The European Center for Disease Prevention and Control (ECDC) and the European Food Safety Authority (EFSA) have released a report that shows antimicrobial resistance (AMR) in Salmonella and Campylobacter is high. ECDC and EFSA annually collect and analyze data on AMR in animals and food throughout the EU; the report, which covers 2019–2020, focuses specifically on poultry, pigs under one year of age, and calves under one year of age. The report includes data regarding Salmonella, Campylobacter, indicator Escherichia coli isolates, and presumptive ESBL‐/AmpC‐/carbapenemase‐producing E. coli isolates. This report does not include data from the United Kingdom due to its exit from the EU.
Antimicrobials, such as antibiotics, are drugs used to treat or prevent illnesses caused by microorganisms. AMR in bacteria is a concern because pathogens with high levels of AMR cause illnesses that are more difficult to treat.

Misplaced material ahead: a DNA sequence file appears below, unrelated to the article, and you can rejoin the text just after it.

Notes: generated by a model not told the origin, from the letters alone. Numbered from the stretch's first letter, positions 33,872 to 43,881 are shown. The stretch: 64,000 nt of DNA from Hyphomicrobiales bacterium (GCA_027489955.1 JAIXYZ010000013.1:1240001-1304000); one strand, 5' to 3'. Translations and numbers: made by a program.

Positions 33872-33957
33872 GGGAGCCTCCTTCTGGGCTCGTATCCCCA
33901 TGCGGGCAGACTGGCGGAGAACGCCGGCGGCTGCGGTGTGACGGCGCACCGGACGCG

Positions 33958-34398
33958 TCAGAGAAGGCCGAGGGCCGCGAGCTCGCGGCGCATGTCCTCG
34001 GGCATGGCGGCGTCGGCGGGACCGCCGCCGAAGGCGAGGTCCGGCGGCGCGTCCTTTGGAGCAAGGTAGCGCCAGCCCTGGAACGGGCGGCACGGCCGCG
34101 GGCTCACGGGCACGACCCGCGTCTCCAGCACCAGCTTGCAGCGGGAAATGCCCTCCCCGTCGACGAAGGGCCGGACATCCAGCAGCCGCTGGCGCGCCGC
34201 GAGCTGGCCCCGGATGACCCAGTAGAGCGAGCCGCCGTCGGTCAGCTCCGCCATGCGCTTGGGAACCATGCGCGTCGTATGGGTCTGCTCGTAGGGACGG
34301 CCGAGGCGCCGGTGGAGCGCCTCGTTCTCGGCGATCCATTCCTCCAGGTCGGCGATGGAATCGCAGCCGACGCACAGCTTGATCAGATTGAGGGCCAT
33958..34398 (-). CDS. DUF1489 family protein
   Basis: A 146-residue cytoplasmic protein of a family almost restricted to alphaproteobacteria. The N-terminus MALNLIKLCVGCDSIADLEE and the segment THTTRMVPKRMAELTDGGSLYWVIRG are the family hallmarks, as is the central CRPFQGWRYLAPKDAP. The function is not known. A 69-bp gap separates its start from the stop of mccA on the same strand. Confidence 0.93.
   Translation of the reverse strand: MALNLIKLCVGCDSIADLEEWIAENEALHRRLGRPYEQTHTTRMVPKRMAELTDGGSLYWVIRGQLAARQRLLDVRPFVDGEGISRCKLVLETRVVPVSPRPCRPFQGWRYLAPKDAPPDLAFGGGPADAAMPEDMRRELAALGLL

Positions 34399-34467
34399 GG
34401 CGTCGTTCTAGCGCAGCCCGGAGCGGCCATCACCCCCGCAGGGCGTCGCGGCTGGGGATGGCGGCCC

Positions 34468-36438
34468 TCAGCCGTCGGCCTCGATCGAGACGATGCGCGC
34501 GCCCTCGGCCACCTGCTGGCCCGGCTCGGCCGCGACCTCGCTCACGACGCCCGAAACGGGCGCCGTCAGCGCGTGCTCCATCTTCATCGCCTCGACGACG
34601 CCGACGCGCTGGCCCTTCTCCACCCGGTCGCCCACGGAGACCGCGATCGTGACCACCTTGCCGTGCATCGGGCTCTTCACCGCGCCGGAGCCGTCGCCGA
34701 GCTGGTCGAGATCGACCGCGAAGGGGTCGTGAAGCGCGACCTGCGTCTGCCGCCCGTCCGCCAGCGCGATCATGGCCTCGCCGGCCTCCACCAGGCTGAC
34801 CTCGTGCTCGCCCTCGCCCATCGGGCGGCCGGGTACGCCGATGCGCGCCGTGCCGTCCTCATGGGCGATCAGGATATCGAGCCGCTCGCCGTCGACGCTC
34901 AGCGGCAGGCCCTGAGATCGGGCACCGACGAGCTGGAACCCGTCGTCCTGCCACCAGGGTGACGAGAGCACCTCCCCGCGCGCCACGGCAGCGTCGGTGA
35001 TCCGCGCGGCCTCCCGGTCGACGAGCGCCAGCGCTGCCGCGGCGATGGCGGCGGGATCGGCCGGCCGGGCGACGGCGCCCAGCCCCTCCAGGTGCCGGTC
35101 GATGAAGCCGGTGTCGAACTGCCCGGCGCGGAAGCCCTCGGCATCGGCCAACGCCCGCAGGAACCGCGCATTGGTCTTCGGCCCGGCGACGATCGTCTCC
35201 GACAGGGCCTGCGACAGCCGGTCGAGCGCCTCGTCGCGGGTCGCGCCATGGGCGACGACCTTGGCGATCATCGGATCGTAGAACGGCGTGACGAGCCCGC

The reported findings and trends include:
- AMR in Campylobacter and some strains of Salmonella remains high
- Campylobacteriosis was the most reported cause of foodborne illness in the EU in 2020
- Campylobacter in humans and poultry show very high resistance to ciprofloxacin, a commonly-used antimicrobial in humans
- Salmonella, Campylobacter, and E. coli show low levels of combined resistance (resistance to two different antimicrobials) to crucial antimicrobials
- Great progress has been made in reducing AMR in food-producing animals in several EU member states
- Resistance to carbapenem antimicrobials is very rare, with less than five resistant isolates identified; resistance to carbapenem antimicrobials is of concern because they are reserved for the treatment of severe, high-risk infections involving multidrug-resistant pathogens in humans.
The report recommends prudence in the use of antimicrobials across all sectors, including agriculture, and further investigation of carbapenem-resistant isolates in livestock.